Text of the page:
April 15, 2008 at 4:23 pm |
  123. Deborah from a disenfranchised person in Florida

    Thats called free market. You can't blame the farmers and believe me they do not make as much money as he CEO on Wallstreet

    April 15, 2008 at 4:23 pm |
  124. Mike in St. Pete Beach, Florida

    Wait until you see prices after Lou Dobbs and Co. get rid of all the foreigners. You think a tomato is expensive now, see what happens when it is picked by Teamsters.

    April 15, 2008 at 4:25 pm |
  125. David in Raleigh, NC

    This run up in food costs is being driven by the use of corn to make Ethanol.

    We should be using non food items to make Ethanol like Brazil. Unfortunately, the corn lobby in the midwest is forcing Ethanol makers to use corn to make Ethanol.

    April 15, 2008 at 4:27 pm |
  126. JD

    Congratulations folks. We are living in a new chapter of American history.

    April 15, 2008 at 4:27 pm |
  127. Brian in PA

    I'm sure the CEOs of ConAgra and Archer,Daniels-Midland aren't crying over record profits. They make more off of corn being sold to create ethanol and high fructose corn syrup than that sold for general consumption. The same is true for soy beans.

    However, the weather, greater demand in China and India, and drought in Australia play some role.

    April 15, 2008 at 4:29 pm |
  128. Nicki

    In America, the problem is the cost of fuel and an energy policy that's focused on ethanol - it drives up grain prices. Abroad, there is a different problem: they can't afford seed and fertilizer, so they actually planted less than last year. Foreign governments and aid organizations should subsidize more seed and fertilizer so their farmers can grow enough food.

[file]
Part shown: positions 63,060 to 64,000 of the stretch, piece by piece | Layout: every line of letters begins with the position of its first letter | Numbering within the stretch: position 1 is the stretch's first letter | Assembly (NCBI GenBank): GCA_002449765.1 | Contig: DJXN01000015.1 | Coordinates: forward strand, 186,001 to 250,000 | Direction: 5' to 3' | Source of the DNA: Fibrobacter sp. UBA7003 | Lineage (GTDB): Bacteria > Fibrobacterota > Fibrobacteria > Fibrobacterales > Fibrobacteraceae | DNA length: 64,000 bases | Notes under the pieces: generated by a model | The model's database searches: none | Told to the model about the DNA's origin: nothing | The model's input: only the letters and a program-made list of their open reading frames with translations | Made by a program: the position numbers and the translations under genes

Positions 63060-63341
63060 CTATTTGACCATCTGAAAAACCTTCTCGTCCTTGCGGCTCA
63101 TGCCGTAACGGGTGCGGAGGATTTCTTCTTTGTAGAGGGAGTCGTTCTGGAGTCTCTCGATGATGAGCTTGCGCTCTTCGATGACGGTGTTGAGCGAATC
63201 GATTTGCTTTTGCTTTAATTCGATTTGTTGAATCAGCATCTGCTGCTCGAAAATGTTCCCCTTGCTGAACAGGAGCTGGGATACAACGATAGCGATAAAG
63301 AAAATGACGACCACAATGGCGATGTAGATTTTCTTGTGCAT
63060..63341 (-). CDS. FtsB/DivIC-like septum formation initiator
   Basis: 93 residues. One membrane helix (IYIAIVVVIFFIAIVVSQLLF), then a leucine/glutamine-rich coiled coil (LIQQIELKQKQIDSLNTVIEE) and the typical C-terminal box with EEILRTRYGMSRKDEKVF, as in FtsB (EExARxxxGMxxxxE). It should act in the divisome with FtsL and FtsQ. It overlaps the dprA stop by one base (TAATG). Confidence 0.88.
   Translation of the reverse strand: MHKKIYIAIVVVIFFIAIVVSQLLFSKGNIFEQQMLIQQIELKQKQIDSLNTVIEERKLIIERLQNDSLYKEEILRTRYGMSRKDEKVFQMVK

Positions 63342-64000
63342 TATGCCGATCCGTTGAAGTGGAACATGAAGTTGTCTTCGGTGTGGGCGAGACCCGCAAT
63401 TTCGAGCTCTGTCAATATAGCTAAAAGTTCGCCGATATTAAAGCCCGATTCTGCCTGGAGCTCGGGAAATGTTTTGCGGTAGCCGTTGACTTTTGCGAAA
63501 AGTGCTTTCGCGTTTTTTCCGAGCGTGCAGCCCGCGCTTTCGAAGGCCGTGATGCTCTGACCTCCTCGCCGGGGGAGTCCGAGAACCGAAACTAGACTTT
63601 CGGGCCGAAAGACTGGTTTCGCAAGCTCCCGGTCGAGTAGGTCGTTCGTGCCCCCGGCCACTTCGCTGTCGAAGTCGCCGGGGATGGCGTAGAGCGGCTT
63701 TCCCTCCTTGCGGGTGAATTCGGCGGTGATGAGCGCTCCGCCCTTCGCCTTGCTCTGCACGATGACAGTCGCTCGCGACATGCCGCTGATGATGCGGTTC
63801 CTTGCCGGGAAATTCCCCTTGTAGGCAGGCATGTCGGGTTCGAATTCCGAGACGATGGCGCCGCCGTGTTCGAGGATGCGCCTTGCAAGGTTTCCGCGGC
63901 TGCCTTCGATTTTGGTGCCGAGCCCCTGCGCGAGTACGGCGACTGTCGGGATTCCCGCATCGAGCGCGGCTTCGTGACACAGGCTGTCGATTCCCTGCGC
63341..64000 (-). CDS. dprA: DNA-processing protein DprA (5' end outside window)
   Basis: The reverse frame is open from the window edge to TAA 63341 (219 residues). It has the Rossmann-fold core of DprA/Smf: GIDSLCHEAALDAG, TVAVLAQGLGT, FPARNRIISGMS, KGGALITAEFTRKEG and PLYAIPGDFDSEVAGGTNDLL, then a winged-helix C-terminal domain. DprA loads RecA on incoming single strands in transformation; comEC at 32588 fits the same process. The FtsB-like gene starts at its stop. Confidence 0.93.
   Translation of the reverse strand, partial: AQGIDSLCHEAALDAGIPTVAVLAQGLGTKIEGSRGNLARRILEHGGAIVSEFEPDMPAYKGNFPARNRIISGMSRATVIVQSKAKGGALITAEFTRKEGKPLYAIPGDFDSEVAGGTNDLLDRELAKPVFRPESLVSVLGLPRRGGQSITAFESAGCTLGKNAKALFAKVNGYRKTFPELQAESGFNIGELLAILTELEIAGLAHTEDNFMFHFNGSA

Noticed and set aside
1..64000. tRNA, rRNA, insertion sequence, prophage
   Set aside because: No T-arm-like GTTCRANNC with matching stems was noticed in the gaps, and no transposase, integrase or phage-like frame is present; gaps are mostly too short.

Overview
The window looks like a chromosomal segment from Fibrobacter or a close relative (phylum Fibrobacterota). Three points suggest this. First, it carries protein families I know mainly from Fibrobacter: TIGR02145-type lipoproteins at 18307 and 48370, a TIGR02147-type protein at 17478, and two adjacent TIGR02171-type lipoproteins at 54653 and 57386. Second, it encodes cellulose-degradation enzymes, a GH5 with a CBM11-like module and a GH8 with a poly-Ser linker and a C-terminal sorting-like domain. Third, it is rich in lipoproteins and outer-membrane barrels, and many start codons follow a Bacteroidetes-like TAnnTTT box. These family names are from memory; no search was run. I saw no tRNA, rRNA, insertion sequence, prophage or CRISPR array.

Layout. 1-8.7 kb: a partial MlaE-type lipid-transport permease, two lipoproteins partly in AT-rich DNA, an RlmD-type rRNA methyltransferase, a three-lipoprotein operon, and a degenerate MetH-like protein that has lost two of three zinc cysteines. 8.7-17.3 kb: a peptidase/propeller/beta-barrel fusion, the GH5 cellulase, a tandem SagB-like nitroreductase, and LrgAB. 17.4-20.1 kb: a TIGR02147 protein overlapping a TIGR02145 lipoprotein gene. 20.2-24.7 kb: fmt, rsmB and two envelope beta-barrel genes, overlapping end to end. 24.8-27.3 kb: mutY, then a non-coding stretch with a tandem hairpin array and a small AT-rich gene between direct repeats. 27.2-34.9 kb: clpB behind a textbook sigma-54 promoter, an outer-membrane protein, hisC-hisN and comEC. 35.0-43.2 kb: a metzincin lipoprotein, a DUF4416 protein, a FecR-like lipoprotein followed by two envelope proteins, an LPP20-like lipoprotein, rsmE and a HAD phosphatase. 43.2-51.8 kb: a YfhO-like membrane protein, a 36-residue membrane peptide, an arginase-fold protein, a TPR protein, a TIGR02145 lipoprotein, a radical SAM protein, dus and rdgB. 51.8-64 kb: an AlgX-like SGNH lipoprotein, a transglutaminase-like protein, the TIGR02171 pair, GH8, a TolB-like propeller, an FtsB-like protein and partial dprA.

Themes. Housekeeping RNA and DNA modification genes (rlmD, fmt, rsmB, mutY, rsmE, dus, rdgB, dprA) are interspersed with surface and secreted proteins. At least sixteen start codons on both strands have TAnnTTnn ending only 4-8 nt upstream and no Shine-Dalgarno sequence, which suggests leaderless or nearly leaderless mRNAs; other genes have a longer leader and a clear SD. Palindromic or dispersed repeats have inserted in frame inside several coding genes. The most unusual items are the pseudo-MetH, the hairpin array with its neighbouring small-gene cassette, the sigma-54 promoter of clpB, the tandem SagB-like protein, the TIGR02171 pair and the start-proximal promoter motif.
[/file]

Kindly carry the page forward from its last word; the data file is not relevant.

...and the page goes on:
April 15, 2008 at 4:30 pm |
  129. Brian - Trinidad

    The escalating price of oil makes everything more expensive.The price of oil has to drop for basic human needs to be affordable.We're headed in the wrong direction.Industry is watching how consumers have caved in to high oil prices and not revolted against the obscene oil profits which are not being used to reduce our dependency on foreign oil but used to fund lavish lifestyle excesses.And they're all thinking the same thing.If the oil companies can get away with it,why can't we.

    April 15, 2008 at 4:33 pm |
  130. Dottor Giorgio da Canicatti